In this Thursday, Oct. 24, 2019 photo, Nathaniel Silas squeegees a windshield of a truck stopped at a red light in Baltimore. A debate over Baltimore's so-called squeegee kids is reaching a crescendo as the city grapples with issues of crime and poverty and a complicated history with race relations. Officials estimate 100 squeegee kids regularly work at intersections citywide, dashing into the street as red lights hit to clean windshields in exchange for cash from drivers. (AP Photo/Julio Cortez)
Who are the squeegee workers and are they a problem?
Airdate: July 15, 2022
A tragedy that shocked many people last week was the killing of a motorist in downtown Baltimore by a squeegee worker. The confrontation ended with a fatal shooting after the motorist pulled a baseball bat on the squeegee workers. A 15-year-old was arrested in the murder earlier this week.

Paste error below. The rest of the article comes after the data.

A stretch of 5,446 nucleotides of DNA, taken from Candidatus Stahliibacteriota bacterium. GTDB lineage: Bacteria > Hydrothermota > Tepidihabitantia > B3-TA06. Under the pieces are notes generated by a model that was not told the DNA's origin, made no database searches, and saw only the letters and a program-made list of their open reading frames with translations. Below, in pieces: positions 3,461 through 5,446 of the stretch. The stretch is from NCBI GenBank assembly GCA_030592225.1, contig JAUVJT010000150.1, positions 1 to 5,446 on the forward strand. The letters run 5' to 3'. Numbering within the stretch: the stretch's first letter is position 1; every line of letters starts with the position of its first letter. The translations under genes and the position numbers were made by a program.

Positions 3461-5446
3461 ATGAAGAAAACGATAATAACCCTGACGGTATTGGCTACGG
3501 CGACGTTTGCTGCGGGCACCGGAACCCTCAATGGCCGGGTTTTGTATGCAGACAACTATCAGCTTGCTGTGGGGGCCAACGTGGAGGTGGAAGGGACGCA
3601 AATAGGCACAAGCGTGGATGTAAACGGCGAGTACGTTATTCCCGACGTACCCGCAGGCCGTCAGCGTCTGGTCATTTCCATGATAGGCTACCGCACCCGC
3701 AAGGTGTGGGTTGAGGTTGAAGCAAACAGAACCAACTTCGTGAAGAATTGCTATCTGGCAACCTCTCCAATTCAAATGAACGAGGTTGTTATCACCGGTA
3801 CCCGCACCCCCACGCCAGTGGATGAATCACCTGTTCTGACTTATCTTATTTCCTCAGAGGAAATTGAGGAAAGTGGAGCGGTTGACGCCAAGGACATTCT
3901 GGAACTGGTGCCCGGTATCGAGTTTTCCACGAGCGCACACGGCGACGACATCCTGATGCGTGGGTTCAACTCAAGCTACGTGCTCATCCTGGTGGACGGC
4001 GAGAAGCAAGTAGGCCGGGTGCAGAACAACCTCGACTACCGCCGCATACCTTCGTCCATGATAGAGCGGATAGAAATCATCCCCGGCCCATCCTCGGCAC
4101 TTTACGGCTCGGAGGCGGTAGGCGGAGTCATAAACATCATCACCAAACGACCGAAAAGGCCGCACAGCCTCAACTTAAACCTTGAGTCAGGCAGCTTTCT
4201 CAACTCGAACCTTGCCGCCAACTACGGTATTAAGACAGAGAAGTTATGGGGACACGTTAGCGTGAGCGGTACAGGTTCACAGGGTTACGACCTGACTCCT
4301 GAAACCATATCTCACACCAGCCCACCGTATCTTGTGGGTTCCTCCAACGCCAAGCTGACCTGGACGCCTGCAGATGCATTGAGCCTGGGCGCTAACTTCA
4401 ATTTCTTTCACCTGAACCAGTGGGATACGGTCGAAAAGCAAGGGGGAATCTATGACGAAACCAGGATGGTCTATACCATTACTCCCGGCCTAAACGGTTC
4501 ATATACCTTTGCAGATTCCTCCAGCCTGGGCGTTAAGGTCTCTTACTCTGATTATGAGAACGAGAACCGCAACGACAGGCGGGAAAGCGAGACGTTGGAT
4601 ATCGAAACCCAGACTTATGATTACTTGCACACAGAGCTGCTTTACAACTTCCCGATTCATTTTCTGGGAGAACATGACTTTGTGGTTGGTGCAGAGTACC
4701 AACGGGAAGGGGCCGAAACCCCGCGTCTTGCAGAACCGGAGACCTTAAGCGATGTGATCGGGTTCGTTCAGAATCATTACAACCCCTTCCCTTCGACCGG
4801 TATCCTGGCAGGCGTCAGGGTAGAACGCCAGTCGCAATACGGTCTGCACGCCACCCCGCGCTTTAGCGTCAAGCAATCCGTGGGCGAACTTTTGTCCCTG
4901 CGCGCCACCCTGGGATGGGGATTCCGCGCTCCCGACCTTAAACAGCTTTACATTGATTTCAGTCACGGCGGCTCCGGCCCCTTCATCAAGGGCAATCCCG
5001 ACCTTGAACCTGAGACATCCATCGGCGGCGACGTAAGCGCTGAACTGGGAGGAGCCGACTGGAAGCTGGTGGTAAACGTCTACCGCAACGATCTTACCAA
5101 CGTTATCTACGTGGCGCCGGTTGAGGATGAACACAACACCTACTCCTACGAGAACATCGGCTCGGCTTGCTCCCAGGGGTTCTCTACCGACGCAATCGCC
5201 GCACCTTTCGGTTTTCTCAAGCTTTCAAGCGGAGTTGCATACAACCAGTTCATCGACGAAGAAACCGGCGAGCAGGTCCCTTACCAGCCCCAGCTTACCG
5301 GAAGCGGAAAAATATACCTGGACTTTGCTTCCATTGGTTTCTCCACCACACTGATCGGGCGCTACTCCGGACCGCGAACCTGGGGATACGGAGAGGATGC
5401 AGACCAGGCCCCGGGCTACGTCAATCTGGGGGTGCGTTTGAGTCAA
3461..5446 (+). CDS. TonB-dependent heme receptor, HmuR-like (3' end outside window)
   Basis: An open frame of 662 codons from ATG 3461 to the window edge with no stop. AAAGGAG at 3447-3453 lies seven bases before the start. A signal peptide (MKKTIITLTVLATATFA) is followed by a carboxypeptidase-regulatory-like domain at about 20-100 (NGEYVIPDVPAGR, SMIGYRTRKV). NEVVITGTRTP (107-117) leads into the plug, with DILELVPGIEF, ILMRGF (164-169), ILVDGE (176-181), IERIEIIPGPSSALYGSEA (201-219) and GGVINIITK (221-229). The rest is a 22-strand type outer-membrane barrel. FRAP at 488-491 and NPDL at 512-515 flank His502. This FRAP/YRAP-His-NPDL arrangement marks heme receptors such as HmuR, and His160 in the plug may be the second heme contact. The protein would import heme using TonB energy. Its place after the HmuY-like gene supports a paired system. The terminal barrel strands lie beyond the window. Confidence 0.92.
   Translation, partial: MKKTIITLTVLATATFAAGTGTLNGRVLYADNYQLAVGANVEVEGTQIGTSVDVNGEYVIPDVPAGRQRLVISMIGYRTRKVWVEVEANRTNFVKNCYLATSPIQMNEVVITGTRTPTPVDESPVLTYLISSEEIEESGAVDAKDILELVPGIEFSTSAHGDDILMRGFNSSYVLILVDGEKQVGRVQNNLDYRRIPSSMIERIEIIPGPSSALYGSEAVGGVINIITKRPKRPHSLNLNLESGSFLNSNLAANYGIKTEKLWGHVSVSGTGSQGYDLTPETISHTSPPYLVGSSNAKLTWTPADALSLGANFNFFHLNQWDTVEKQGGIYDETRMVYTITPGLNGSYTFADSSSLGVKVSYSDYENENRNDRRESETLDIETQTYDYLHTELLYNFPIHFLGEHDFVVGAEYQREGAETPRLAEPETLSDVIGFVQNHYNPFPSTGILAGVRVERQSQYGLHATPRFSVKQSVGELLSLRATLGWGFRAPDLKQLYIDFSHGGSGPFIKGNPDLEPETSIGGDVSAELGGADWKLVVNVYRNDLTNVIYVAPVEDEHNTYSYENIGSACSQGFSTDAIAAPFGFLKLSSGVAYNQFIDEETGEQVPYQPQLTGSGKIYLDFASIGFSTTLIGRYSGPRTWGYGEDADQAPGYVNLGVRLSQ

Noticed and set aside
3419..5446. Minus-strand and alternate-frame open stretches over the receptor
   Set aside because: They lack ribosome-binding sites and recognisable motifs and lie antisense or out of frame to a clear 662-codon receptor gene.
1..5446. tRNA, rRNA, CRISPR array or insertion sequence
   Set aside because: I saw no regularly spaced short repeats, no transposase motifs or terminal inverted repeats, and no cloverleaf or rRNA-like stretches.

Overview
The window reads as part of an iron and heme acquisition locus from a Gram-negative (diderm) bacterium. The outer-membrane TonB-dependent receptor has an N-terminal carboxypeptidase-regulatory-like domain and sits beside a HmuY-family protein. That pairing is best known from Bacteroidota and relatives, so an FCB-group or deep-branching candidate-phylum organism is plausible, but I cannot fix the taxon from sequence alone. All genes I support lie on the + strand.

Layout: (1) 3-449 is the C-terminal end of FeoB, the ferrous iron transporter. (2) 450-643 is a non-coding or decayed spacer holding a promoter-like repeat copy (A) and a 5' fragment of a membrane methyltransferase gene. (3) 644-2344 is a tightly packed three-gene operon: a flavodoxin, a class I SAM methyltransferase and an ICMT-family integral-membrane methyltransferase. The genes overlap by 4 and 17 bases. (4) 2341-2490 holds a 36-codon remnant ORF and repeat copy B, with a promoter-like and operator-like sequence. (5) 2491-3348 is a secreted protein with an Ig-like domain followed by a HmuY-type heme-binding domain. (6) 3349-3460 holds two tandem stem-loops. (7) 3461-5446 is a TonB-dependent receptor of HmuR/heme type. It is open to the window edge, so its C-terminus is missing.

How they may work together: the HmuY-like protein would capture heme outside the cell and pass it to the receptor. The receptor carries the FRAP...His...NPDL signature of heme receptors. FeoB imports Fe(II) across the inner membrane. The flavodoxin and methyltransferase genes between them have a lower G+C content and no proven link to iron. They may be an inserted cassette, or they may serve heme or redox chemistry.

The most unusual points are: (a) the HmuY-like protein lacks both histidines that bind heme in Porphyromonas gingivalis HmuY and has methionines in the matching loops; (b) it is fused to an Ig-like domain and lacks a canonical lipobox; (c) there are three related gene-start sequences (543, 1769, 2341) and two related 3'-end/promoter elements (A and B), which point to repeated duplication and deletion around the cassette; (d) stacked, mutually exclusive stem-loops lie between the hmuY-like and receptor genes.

Squeegee workers, also known as squeegee kids, are mostly teenagers from low-income neighborhoods who clean drivers’ windshields at intersections for money.
Squeegee workers are common in major cities across the country and some complain they are too aggressive, while trying to make a couple bucks.
We’ll here from Robert Lang, Reporter/Anchor at WBAL Radio on Tuesday’s Smart Talk to discuss the squeegee workers and the recent Baltimore tragedy.